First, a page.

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Epidemic of Anesthesia Overdosing ... How Can You Avoid It?
Date:10/23/2007

CORONA DEL MAR, Calif., Oct. 23 /PRNewswire/ -- "Most patients tolerate their anesthetic experience despite the care they receive rather than because of it," claims Dr. Barry Friedberg, holder of the trademark "minimally invasive anesthesia (MIA)(R)." Anesthesiologists (and nurse anesthetists) have traditionally been taught to medicate patients on a per-kilogram of body weight to begin the patient's anesthesia. After the patient is asleep, subsequent medication doses are then adjusted primarily based upon changes in heart rate and blood pressure. However, the object of the anesthetic agents is to medicate the patient's BRAIN, not the heart rate and blood pressure. To ensure patients are actually asleep, the anesthesia provider was formerly obliged to over-medicate for fear of under-medicating. (N.B. "This common practice is informally known as the art of the controlled overdose," says Dr. Friedberg.) It is now possible to directly measure the brain's response to anesthetic agents.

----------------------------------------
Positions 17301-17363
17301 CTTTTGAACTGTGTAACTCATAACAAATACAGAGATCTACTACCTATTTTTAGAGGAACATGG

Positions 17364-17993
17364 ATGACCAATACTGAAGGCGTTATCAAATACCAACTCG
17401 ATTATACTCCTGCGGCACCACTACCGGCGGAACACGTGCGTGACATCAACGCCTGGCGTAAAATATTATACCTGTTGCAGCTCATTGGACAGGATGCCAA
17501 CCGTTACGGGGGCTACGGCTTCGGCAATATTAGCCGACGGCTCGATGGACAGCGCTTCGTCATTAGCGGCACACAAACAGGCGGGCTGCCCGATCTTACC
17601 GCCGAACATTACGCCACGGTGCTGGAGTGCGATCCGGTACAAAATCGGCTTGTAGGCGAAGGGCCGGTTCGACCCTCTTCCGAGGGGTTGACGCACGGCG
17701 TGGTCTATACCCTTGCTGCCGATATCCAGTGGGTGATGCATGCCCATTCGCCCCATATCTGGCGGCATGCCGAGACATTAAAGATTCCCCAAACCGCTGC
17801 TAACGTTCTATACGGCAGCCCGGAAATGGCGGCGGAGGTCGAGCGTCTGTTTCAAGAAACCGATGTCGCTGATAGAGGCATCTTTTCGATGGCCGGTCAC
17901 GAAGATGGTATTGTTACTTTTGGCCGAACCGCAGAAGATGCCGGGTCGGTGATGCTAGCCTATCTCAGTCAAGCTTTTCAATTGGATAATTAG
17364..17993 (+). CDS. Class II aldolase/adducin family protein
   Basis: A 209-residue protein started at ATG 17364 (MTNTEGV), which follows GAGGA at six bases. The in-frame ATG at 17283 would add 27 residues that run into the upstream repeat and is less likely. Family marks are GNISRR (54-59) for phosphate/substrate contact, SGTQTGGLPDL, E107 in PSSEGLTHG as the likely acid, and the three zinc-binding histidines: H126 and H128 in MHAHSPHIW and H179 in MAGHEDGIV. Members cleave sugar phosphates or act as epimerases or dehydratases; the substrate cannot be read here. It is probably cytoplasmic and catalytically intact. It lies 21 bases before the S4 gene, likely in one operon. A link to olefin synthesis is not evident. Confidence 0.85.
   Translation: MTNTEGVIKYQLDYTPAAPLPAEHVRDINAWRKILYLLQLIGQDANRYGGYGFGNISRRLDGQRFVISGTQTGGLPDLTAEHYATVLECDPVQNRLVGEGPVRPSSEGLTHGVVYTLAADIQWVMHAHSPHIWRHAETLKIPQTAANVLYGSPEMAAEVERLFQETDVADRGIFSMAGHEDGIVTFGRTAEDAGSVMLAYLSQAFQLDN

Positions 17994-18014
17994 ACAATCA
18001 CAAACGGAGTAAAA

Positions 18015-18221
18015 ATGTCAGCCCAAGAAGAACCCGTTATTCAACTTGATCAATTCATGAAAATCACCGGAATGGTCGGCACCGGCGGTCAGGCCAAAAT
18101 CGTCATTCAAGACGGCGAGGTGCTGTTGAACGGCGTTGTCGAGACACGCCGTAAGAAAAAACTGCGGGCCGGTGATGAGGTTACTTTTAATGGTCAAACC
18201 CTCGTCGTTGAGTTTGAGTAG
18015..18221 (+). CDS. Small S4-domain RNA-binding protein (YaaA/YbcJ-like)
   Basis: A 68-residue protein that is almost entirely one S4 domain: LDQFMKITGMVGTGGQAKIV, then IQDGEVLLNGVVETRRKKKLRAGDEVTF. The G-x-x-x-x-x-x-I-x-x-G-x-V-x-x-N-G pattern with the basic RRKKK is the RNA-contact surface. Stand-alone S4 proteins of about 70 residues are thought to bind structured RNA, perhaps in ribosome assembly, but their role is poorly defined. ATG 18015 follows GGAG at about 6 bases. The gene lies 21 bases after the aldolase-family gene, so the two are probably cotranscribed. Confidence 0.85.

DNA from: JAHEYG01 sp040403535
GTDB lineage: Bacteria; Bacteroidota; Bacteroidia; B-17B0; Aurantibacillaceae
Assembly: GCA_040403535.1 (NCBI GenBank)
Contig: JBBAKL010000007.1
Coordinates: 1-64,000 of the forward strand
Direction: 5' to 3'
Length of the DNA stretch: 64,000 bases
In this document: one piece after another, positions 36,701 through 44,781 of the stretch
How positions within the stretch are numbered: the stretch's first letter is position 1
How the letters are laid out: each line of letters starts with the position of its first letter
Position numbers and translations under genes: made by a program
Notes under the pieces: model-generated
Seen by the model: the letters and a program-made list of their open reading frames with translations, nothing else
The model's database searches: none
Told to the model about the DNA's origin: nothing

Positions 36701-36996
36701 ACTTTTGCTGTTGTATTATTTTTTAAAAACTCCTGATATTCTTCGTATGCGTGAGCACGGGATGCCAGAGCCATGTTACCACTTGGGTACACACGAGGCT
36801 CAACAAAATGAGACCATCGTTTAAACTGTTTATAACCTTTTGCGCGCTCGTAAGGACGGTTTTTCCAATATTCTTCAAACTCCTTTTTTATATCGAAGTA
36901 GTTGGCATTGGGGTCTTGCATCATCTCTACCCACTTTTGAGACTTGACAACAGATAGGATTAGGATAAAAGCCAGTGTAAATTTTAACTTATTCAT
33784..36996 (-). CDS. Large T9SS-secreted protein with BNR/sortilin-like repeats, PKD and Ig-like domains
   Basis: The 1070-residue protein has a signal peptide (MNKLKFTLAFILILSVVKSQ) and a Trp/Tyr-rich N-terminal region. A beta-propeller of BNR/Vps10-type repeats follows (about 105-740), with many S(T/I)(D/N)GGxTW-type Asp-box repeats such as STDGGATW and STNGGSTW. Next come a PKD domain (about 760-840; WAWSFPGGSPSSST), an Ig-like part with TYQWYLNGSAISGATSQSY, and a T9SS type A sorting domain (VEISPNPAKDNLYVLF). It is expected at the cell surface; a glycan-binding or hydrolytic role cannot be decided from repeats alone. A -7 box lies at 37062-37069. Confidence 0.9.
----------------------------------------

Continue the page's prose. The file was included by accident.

(Photo: http://www.newscom.com/cgi-bin/prnh/20070803/FRIEDBERG )

Modern anesthetic agents are shorter acting, allowing patients to wake up faster. However, recent research points out the dangers of routinely giving excess anesthesia. At Duke, Monk showed higher one year postoperative death rates when patients were overmedicated as defined by bispectral index (BIS) values below 45 on a 0-100 scale. An inflammatory response to excessive anesthesia was suggested as the cause. At Emory, Sebel subsequently published a study confirming elevated levels of inflammatory markers (C-reactive protein) in patients that were overmedicated (BIS below 45) compared to those patients who were accurately medicated for general anesthesia (i.e. BIS 45-60).

It is not uncommon for relatives of elderly patients to observe that, in layman's terms, they are 'not quite the same' after their anesthesia as they
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SOURCE Dr. Barry L. Friedberg
Copyright©2007 PR Newswire.
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